HP (NYSE: HPQ) and Palm, Inc. (NASDAQ: PALM) today announced that they have entered into a definitive agreement under which HP will purchase Palm, a provider of smartphones powered by the Palm webOS mobile operating system.
Today, Wednesday, April 28, 2010 at 5 p.m. ET / 2 p.m. PT, HP held a live audio webcast for financial analysts and stockholders to discuss HP's agreement to acquire Palm.
Here is a summary of the call with my comments as well.
Mr. Jim Burns, Hewlett-Packard 's Vice President of Investor Relations, began the investor call expressing his excitement in the recent announcement, “Thank you. Good afternoon and thank you all for attending this call on such short notice. We are very excited today to announce that Hewlett-Packard and Palm have reached a definitive agreement for Hewlett-Packard to purchase Palm at a price of $5.70
per share, giving the transaction a total enterprise value of $1.2 billion. ”
He mentioned all the typical “forward-looking statements” and “Regulatory approval pending” warnings before proceeding to stating that the deal will be “financed with existing cash” and “is expected to close in the third quarter of HP's fiscal 2010 ”.
Todd Bradley, Executive Vice President of HP's Personal Systems Group, discussed the strategic benefits of the transaction.
He began, “The market we are focused on, connected mobile devices, is large, profitable and growing. It is driven fundamentally by our customers' need to be connected to the people, information and entertainment that matter most to them. We believe that the acquisition of Palm is a transformational deal in the connected mobility market, opening up opportunities for further profitable growth by leveraging the unique strengths of Palm, along with the unique strengths of HP. ”
Clearly HP is interested in Palm's intellectual property (IP). Bradley continued, “Palm's world-class technology, coupled with HP's scale and financial strength, will accelerate our strategy within the connected mobile device market... This market presents a significant opportunity for profitable growth.”
HP clearly wants to get in the increasingly crowding smartphone market, “The smartphone market alone is over $100 billion and growing over 20%. We see further opportunities beyond smart phones into additional connected mobile form factors.”
It is no secret that HP is interested in “additional connected mobile form factors”, as they have played in this arena for years with their Compaq\HP iPAQ.
The iPAQ refers to a Pocket PC and personal digital assistant first unveiled by Compaq in April 2000; the name was borrowed from Compaq's earlier iPAQ Desktop Personal Computers. Since Hewlett-Packard's acquisition of Compaq, the product has been marketed by HP. The device was the main competition to the Palm handhelds, but provided more multimedia capabilities using a Microsoft Windows interface. After 10 years of competing with each other, these two talented technology companies are combining for obvious reasons.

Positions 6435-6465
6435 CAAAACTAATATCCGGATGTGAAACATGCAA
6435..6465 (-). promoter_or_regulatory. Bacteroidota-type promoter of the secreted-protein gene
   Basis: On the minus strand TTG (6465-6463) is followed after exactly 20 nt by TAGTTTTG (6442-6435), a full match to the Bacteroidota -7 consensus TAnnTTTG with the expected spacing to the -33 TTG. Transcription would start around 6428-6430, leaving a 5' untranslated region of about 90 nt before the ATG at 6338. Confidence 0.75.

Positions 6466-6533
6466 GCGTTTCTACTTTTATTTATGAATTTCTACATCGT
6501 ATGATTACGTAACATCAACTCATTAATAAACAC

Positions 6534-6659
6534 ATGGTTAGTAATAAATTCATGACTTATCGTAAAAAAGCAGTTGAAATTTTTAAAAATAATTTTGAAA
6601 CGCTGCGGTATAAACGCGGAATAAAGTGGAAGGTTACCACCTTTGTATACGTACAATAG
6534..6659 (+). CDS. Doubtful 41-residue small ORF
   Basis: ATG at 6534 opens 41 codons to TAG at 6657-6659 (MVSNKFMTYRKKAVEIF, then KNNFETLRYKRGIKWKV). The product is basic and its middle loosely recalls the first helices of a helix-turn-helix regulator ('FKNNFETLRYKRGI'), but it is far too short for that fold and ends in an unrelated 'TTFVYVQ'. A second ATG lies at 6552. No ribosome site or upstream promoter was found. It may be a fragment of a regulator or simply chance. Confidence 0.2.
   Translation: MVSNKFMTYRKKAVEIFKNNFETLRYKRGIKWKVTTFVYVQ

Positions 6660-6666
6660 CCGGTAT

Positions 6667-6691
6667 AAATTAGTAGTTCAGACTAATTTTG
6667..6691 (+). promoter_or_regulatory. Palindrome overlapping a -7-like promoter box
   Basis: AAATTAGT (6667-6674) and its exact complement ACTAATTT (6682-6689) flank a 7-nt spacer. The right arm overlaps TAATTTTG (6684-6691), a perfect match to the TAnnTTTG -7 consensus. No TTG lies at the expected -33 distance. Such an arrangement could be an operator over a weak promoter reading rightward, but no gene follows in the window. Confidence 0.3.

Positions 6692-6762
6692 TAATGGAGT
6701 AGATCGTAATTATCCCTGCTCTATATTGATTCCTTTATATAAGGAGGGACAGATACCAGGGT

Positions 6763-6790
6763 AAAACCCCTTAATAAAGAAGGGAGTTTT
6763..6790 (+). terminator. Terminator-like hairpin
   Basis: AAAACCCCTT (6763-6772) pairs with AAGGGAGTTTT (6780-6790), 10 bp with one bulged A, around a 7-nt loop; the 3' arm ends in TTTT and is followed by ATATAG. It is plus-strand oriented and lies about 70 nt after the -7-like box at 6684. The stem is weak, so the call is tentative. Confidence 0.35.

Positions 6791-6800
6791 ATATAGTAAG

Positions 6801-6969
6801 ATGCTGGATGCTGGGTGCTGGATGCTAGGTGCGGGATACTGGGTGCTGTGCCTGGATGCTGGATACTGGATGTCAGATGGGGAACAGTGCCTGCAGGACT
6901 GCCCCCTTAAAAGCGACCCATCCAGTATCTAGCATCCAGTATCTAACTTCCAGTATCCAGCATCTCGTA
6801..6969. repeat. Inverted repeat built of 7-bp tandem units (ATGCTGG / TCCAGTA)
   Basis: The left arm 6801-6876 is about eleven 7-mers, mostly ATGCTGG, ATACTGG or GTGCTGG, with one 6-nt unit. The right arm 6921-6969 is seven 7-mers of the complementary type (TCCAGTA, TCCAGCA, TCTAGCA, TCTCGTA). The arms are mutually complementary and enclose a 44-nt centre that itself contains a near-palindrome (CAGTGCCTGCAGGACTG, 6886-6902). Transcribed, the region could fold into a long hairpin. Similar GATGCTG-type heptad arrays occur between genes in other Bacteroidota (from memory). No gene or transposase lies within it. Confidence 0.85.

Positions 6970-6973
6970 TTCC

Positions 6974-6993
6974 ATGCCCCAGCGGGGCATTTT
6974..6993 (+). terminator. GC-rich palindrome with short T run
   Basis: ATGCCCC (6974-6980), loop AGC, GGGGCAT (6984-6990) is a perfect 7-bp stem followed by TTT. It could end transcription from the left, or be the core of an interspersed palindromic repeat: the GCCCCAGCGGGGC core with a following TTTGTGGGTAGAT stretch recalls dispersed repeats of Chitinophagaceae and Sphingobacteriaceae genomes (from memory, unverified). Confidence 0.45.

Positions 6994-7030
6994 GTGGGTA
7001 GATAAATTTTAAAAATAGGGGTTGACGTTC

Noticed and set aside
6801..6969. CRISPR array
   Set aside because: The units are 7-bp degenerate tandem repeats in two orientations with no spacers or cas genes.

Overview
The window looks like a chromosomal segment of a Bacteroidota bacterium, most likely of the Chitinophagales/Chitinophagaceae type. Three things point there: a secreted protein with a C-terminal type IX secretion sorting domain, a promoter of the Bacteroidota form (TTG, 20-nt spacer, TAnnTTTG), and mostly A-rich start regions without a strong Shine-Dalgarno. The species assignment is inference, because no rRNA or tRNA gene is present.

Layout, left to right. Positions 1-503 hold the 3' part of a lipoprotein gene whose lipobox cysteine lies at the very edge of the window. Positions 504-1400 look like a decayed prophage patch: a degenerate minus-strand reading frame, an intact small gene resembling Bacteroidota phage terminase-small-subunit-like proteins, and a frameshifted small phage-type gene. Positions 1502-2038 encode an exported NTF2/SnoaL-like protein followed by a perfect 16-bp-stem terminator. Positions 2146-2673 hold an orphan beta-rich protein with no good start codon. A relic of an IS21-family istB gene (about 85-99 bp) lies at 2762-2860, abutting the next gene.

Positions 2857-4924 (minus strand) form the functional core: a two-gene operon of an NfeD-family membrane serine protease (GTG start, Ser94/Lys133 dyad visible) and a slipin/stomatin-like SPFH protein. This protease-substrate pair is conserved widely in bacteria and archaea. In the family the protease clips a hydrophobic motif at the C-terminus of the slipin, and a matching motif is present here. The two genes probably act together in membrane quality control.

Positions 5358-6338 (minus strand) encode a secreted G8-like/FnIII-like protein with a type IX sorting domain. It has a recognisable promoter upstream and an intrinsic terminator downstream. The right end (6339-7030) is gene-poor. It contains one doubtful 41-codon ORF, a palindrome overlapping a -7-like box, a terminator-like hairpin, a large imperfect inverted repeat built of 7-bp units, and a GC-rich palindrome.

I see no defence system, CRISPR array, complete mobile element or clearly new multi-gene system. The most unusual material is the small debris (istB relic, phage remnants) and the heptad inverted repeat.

One “connected mobile form factor” that has helped bring about this acquisition\merger sooner, rather than later is the tablet PC – specifically the Apple iPad. While Bradley didn't mention Apple or the iPad directly, make no doubt it was on his and other executives minds as they prepared his next words, “We see further opportunities beyond smart phones into additional connected mobile form factors. We anticipate that with the webOS we will be able to aggressively deploy an integrated platform that will allow HP to own the entire customer experience, to effectively nurture and grow the developer community, and to provide a rich, valued experience for our customers. With Palm HP acquires a strong operating system to deliver a unique customer experience in applications to over 2000 apps and growing, a platform to deliver mobile cloud-based services, and an opportunity to drive preference in the market among consumers. ”
Apple's iPhone commercials have ushered into the consumer's mindset expectations of applications or apps. Prior to the iPhone, there was hardly any promotion of apps to the masses. Now it is almost mandatory that apps be mentioned in the promotion of any smartphone. Shouldn't HP understand this more than any company? As a hardware manufacturer, they understand (or should) that most people use their computers for the applications that are executed on them.
Palm has some incredible intellectual property, especially in the patents that they own. They have engineers that are very talented in the mobile space. They just didn't have the deep pockets to compete with Apple. Well they do now, Bradley said it this way, “Palm and HP each brings unique assets and advantages that we expect to contribute to a winning combination. At the foundation of both companies is a deep expertise in mobility, a culture of innovation and strong carrier relationships. Two Silicon Valley-based technology companies with a passion for innovation. Behind this technology is a valuable IP portfolio including cloud-based assets which will advantage HP competitively. And behind that IP is a deep bench of engineering talent led by a strong and experienced management team. ”
Jim Burns added that they are ensuring that they keep this talent team around long term, “We have a significant retention program that we put in place as part of the deal.” Bradley chimed in too, “Look, I think I will characterize for Jon, as we have had pretty specific discussions, he is very excited about staying and building out -- actually executing his vision for the webOS into a broader market, and I think HP brings those capabilities to him to do that. And I think it is fair to say that his team is excited as well.”
So the people are the key to the success of this deal, but it is also what these people are making that makes the deal possible too. When asked why HP didn't just design their hardware to run the Android OS, HP was clear; they will still do partnerships with the likes of Microsoft and others where it makes sense, but when it comes to the WebOS, it just makes sense to to do that too.
“Palm has developed a world-class mobile operating system and platform. The integrated user interface they have architected and implemented delivers an incredible experience from true multitasking on the device to a rich and growing set of applications. ” Clearly “multitasking” is a buzz word that consumers are quickly learning to add in their minds and expectations of a mobile device.